Diabetic nephropathy is resistant to oral L-arginine or L-citrulline supplementation

Hanning You, Ting Gao, Timothy K. Cooper, Sidney M. Morris, Alaa S. Awad

Research output: Contribution to journalArticlepeer-review

30 Scopus citations


Our recent publication showed that pharmacological blockade of arginases confers kidney protection in diabetic nephropathy via a nitric oxide (NO) synthase (NOS)3-dependent mechanism. Arginase competes with endothelial NOS (eNOS) for the common substrate L-arginine. Lack of L-arginine results in reduced NO production and eNOS uncoupling, which lead to endothelial dysfunction. Therefore, we hypothesized that L-arginine or L-citrulline supplementation would ameliorate diabetic nephropathy. DBA mice injected with multiple low doses of vehicle or streptozotocin (50 mg/kg ip for 5 days) were provided drinking water with or without L-arginine (1.5%, 6.05 g·kg_1·day_1) or L-citrulline (1.66%, 5.73 g·kg_1·day_1) for 9 wk. Nonsupplemented diabetic mice showed significant increases in albuminuria, blood urea nitrogen, glomerular histopathological changes, kidney macrophage recruitment, kidney TNF-α and fibronectin mRNA expression, kidney arginase activity, kidney arginase-2 protein expression, and urinary oxidative stress along with a significant reduction of nephrin and eNOS protein expression and kidney nitrite + nitrate compared with normal mice after 9 wk of diabetes. Surprisingly, L-arginine or L-citrulline supplementation in diabetic mice did not affect any of these parameters despite greatly increasing kidney and plasma arginine levels. These findings demonstrate that chronic L-arginine or L-citrulline supplementation does not prevent or reduce renal injury in a model of type 1 diabetes.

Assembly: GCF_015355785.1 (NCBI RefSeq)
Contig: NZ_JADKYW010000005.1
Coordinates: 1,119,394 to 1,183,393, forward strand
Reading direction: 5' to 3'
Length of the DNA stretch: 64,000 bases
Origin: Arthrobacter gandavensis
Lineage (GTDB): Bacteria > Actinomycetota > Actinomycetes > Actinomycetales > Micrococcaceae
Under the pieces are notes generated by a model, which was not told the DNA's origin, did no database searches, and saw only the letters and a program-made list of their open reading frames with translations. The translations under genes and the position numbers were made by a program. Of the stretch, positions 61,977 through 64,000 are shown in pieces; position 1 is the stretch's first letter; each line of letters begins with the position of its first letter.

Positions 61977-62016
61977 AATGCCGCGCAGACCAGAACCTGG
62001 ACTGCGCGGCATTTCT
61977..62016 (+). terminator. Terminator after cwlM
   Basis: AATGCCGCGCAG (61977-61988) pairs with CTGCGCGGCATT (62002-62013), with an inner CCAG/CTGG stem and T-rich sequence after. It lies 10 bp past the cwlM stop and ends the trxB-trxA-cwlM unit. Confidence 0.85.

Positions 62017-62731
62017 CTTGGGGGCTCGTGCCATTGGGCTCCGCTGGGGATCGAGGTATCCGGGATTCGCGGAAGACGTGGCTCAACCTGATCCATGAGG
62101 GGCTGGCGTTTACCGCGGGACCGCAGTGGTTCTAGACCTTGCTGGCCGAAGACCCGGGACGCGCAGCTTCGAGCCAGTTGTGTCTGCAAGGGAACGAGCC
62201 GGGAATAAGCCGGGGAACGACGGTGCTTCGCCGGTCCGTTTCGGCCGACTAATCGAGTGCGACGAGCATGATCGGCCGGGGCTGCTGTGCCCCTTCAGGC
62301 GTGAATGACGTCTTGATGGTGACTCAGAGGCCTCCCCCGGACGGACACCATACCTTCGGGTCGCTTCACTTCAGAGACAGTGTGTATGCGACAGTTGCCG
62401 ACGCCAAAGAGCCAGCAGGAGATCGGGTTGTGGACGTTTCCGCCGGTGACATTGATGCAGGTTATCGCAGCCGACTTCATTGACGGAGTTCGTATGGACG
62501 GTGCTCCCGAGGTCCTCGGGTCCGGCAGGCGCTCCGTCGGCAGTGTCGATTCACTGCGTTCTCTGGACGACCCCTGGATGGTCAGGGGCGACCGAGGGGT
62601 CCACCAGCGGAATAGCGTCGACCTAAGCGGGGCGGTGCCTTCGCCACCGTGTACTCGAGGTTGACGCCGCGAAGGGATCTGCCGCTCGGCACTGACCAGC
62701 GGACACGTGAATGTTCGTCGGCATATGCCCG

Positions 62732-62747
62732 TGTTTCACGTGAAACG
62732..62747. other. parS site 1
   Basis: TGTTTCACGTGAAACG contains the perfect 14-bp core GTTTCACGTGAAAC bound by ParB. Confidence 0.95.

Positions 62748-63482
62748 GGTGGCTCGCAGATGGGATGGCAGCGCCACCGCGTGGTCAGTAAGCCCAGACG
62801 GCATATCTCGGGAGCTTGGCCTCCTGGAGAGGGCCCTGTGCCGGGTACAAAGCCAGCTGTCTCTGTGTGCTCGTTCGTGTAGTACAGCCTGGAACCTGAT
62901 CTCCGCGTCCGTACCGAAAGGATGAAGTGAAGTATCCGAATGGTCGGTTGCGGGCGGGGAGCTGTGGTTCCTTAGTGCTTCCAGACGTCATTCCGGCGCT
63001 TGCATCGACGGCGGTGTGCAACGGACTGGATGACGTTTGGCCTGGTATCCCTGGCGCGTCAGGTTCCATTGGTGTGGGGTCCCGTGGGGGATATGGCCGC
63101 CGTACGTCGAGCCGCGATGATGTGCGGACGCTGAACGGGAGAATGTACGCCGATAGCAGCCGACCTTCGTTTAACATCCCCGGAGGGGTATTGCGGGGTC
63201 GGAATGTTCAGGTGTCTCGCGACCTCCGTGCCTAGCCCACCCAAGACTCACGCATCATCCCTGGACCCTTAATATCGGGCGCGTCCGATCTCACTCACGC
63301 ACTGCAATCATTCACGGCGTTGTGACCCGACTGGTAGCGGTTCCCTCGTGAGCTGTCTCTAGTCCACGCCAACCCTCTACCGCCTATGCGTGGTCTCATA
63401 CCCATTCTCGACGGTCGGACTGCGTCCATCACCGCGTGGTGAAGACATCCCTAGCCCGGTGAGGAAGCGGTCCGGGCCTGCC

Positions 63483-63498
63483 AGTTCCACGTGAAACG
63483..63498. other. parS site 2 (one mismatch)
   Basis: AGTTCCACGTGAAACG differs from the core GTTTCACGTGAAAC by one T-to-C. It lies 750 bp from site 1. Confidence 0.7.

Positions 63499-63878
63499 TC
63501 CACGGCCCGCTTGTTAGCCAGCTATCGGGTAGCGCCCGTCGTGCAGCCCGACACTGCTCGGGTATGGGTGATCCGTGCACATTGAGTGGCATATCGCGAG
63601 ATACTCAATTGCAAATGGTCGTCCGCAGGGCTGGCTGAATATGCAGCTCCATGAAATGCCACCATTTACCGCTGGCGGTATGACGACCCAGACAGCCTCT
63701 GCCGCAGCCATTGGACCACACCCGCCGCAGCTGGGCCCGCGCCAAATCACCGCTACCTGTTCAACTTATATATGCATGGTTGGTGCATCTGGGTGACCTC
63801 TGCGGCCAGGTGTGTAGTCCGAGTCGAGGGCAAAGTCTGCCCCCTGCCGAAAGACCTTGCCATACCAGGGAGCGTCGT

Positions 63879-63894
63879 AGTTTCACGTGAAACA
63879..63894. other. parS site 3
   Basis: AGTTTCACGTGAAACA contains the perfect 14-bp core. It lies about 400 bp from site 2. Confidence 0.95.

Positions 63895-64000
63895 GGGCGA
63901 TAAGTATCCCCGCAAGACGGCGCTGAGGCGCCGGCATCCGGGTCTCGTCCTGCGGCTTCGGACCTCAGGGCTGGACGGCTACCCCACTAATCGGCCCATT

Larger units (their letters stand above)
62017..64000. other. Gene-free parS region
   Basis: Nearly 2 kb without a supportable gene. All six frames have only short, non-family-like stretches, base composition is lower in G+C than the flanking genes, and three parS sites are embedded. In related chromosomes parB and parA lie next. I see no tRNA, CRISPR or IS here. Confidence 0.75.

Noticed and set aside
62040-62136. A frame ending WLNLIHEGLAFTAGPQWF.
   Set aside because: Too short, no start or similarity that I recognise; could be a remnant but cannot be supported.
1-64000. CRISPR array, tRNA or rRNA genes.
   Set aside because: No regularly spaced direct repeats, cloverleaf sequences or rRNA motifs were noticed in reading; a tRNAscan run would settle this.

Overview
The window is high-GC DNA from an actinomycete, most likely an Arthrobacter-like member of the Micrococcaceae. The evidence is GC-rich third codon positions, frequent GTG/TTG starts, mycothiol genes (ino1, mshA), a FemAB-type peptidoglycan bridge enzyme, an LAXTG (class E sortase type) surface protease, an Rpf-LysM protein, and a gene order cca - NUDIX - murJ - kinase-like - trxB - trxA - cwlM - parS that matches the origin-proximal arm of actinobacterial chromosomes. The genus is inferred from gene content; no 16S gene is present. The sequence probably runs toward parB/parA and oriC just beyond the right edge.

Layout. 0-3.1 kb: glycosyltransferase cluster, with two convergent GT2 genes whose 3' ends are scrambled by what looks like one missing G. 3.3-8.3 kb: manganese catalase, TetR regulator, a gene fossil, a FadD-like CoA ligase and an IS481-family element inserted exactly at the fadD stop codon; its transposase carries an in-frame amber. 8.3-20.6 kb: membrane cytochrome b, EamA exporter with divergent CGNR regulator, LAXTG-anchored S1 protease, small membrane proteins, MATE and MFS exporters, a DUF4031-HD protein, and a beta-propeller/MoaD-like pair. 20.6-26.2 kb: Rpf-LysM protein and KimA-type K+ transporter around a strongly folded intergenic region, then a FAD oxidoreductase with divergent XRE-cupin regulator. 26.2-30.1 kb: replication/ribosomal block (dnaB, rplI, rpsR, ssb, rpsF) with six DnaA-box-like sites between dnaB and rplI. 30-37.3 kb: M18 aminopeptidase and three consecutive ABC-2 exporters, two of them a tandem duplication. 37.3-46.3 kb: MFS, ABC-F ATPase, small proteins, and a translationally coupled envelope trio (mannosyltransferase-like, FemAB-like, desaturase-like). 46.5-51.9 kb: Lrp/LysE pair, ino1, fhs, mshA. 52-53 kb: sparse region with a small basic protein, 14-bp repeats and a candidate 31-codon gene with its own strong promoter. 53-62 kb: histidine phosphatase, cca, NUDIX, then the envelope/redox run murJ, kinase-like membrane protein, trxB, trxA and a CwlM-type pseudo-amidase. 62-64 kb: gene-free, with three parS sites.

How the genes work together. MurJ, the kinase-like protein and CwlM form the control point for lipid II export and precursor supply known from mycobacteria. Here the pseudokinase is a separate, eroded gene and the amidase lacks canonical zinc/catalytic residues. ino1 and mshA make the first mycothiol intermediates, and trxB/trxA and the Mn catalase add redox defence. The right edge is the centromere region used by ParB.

Original languageEnglish (US)
Pages (from-to)F1292-F1301
JournalAmerican Journal of Physiology - Renal Physiology
Issue number11
StatePublished - Dec 1 2014

All Science Journal Classification (ASJC) codes

  • Physiology
  • Urology


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